Commercials. Yay, capitalism.
Stuckey Bowl. Mr. Schaeffer calls Ed from prison, and Ed runs out angrily to save his client. Phil stops him. "Check this out! It's the Web site: shavemypoodle.com," Phil grins. Really, it's a poodle crudely depicted on an Etch-A-Sketch. "It's Version 1.0!" Phil insists. This is the part where I really wish, for once, they'd get at the "why" of Phil. Crazy subplot characters are more interesting when they occasionally have feelings. Why couldn't Phil have been arrested for feeding meters, or shaving poodles, or feeding poodles with meter-shavings? Give the man a plot.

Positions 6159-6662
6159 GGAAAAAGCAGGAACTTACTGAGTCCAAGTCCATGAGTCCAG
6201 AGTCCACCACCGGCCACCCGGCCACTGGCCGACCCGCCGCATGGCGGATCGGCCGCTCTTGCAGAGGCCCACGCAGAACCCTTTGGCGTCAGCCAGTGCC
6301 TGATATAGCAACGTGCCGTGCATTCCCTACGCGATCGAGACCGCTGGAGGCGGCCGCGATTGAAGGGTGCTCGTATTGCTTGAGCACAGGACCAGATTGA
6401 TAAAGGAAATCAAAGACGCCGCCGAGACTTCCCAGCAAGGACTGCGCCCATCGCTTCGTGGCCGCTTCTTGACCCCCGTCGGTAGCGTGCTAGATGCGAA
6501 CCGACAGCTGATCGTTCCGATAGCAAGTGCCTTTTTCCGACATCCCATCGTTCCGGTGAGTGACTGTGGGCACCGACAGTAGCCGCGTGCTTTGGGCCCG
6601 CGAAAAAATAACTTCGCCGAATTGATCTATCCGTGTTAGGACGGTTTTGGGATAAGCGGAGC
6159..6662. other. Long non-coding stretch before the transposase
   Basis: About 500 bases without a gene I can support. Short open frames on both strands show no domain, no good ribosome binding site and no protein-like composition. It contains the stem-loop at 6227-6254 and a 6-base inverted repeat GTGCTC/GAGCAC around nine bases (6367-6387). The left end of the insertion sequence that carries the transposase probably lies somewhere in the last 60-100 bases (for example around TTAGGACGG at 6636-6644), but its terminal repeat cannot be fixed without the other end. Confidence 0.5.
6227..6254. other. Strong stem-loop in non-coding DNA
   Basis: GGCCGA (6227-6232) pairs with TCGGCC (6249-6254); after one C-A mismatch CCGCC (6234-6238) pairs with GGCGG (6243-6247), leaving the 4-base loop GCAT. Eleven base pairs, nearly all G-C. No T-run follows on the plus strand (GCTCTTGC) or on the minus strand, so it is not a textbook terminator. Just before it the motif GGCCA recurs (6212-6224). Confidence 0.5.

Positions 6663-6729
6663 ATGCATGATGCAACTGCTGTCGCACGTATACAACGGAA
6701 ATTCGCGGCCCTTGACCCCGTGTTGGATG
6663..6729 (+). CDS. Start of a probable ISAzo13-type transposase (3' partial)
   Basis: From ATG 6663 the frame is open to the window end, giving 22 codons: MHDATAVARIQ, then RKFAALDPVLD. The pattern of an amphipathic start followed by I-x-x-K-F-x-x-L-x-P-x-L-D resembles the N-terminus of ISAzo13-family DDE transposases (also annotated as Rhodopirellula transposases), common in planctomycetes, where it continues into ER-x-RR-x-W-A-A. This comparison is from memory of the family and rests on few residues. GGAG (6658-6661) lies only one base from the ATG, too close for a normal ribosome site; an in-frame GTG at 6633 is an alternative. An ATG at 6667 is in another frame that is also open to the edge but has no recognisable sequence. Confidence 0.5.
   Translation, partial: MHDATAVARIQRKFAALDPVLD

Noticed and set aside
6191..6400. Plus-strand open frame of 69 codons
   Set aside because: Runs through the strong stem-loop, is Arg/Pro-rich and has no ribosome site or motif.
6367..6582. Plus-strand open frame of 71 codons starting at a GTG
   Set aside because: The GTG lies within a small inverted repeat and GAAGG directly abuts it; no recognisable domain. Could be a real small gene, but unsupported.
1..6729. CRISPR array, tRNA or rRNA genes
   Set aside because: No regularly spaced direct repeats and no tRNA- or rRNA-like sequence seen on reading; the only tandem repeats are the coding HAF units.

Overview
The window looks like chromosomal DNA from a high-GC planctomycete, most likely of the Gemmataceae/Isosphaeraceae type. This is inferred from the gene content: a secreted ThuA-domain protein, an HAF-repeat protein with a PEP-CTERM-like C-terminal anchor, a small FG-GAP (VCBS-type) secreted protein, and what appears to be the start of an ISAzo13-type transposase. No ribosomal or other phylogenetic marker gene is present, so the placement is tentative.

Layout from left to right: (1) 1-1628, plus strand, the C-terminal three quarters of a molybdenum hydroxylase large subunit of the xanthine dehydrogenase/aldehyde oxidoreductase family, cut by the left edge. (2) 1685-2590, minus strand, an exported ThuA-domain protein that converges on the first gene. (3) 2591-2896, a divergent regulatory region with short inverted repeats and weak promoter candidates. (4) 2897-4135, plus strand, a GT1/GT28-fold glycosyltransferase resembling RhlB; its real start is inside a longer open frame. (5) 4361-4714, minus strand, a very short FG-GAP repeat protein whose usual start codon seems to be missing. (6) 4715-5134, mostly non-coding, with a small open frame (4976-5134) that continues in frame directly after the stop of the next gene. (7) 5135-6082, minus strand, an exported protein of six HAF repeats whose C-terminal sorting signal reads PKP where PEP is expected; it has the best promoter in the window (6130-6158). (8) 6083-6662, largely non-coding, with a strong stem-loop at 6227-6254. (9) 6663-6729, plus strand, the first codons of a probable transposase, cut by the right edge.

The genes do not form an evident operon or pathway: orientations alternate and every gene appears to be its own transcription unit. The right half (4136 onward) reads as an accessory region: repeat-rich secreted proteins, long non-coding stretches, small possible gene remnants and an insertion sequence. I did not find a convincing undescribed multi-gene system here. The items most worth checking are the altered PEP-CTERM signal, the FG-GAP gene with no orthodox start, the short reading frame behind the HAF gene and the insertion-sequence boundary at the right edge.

Ed encounters the police chief, who spouts a throwaway line about being called "Chief" as in, "Hey, supersize it, Chief." Whatever. Banter. Ed owes $100 for Mr. Schaeffer's bail. As he forks over a Discover card, he hears the D.A.'s voice. "What happened? Trouble at the bowling alley?" she asks. "Someone steal one of those scorekeeping pencils?" Hello, Ms. Hayne? Hi! We're the viewers of Ed, and we're pretty sure we know that he's a bowling-alley lawyer. We also know he wins a case or three from time to time. So take your stupid, tired old jokes and insert them back up your behind to coexist with all the other festering boils up there, okay? Thanks! You're the best. Bitchy D.A. explains that Mr. Schaeffer violated court orders by feeding more meters, so she thinks he needs to be taught a lesson in incarceration. Schaeffer walks out to greet them. "They got a PlayStation in the holding cell," he says. Ed drags him away from Ms. Hayne, who smiles and stares. Well, well. Looks like Edward J. Stevens might be getting some Edward J. Booty in the near future.